, Oakwood University; and , news editor, Adventist Review
Former U.S. basketball star Earvin “Magic” Johnson Jr. has donated more than half a million dollars to Oakwood University and the Oakwood University Church in appreciation for the influence that Seventh-day Adventists have had on his life.
Johnson, 56, who was raised in an Adventist family, retired from basketball in the 1990s and became a wealthy businessman with interests in entertainment and sports. But he told the congregation at the Oakwood University Church in Huntsville, Alabama, last Sabbath that he also is a Christian.
“And here I am,” Johnson said as he accepted the church’s 2016 Humanitarian Award on May 14. “I used to be a point guard for the Los Angeles Lakers — had them little shorts on — and I was doing my thing. I was happy, but I wasn’t fulfilled. So now I am the point guard for the Lord.”
Johnson announced that he was donating $50,000 to Oakwood University for student scholarships in appreciation for the university’s contribution to his family’s education.
“My family has gone to this beautiful university,” Johnson said. “My mother made sure my sisters had no choice but to go to Oakwood.”
He said the scholarships were in honor of his mother, Christine Johnson, a Seventh-day Adventist of more than 45 years, who attended the ceremony. Also present in the church were his father, Earvin Johnson Sr.; and his wife, Earlitha “Cookie” Johnson, a Huntsville native.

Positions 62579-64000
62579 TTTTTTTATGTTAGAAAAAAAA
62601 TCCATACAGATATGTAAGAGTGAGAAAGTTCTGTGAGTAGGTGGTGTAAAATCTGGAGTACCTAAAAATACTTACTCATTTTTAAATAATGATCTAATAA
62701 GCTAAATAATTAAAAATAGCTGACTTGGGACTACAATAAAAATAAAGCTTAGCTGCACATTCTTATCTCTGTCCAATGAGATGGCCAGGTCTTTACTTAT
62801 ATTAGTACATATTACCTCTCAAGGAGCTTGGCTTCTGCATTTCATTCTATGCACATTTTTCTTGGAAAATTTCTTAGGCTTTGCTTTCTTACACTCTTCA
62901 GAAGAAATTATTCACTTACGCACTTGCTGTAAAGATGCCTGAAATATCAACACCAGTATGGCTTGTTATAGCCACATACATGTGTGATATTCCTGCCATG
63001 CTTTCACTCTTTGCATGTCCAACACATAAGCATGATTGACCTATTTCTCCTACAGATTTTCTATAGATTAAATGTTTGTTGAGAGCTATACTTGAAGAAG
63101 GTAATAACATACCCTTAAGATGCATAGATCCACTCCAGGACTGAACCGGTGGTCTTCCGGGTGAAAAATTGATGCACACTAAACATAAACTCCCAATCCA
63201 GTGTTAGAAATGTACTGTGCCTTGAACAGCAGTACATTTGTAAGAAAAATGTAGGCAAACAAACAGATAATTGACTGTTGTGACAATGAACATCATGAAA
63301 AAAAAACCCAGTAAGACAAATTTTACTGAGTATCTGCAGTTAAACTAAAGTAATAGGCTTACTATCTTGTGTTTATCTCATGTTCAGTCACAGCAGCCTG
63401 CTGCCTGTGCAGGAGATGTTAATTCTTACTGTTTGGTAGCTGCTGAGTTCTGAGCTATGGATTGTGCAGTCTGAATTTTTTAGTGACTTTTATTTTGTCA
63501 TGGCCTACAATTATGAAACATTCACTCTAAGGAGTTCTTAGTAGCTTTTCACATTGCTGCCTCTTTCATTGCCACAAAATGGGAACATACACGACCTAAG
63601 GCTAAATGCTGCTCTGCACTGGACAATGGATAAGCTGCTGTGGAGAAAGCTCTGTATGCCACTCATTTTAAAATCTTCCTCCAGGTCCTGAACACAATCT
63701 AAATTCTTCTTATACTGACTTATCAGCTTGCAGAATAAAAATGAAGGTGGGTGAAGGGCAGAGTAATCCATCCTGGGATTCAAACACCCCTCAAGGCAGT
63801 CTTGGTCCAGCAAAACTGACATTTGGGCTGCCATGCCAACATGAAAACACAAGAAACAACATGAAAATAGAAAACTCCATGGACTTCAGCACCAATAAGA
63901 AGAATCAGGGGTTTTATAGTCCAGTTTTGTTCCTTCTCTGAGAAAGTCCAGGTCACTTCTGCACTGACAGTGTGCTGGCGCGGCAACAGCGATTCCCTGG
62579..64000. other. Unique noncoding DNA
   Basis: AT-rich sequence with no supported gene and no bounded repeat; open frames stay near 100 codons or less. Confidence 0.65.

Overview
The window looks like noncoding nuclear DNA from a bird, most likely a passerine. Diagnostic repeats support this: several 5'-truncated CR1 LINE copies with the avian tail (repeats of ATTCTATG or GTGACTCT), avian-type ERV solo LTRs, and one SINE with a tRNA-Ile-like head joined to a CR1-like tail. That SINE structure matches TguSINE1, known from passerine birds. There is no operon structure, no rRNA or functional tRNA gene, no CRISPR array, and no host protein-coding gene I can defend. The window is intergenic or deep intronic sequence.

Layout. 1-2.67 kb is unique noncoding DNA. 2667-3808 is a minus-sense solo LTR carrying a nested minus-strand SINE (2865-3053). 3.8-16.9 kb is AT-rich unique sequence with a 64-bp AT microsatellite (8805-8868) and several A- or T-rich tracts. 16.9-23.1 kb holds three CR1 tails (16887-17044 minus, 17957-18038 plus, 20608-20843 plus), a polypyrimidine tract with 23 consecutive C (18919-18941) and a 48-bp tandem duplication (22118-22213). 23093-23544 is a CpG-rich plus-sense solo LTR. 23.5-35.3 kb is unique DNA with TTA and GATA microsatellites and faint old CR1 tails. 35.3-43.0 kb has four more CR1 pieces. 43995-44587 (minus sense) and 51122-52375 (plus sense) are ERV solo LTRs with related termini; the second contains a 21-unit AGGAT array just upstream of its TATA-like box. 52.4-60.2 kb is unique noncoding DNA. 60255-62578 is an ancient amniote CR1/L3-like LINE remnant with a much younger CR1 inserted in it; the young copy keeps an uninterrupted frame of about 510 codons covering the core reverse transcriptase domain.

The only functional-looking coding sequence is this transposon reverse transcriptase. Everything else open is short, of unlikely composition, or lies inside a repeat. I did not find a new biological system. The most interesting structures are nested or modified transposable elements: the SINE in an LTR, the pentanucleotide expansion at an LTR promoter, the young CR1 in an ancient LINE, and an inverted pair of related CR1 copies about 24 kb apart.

Johnson said he remembers his mother walking door to door to share her love for Jesus.
“Very few people would listen, but she kept going,” he said.
Johnson also said he was donating $500,000 toward the construction of a new Family Life Center at Oakwood University Church.
“I believe in that man and the work he’s doing,” Johnson said of Carlton Byrd, senior pastor of the Oakwood University Church.
Byrd presented Johnson with the humanitarian award for his work with underserved communities through his Magic Johnson Foundation, which promotes HIV and AIDS awareness, distributes scholarships, and runs Community Empowerment Centers that put computer technology into the hands of ethnically diverse urban communities. The foundation spends $20 million assisting more than 250,000 people every year.
“Brother Magic and Sister Cookie have done so much,” Byrd said. “It is important for our young people to be … exposed to people who are making a positive difference.”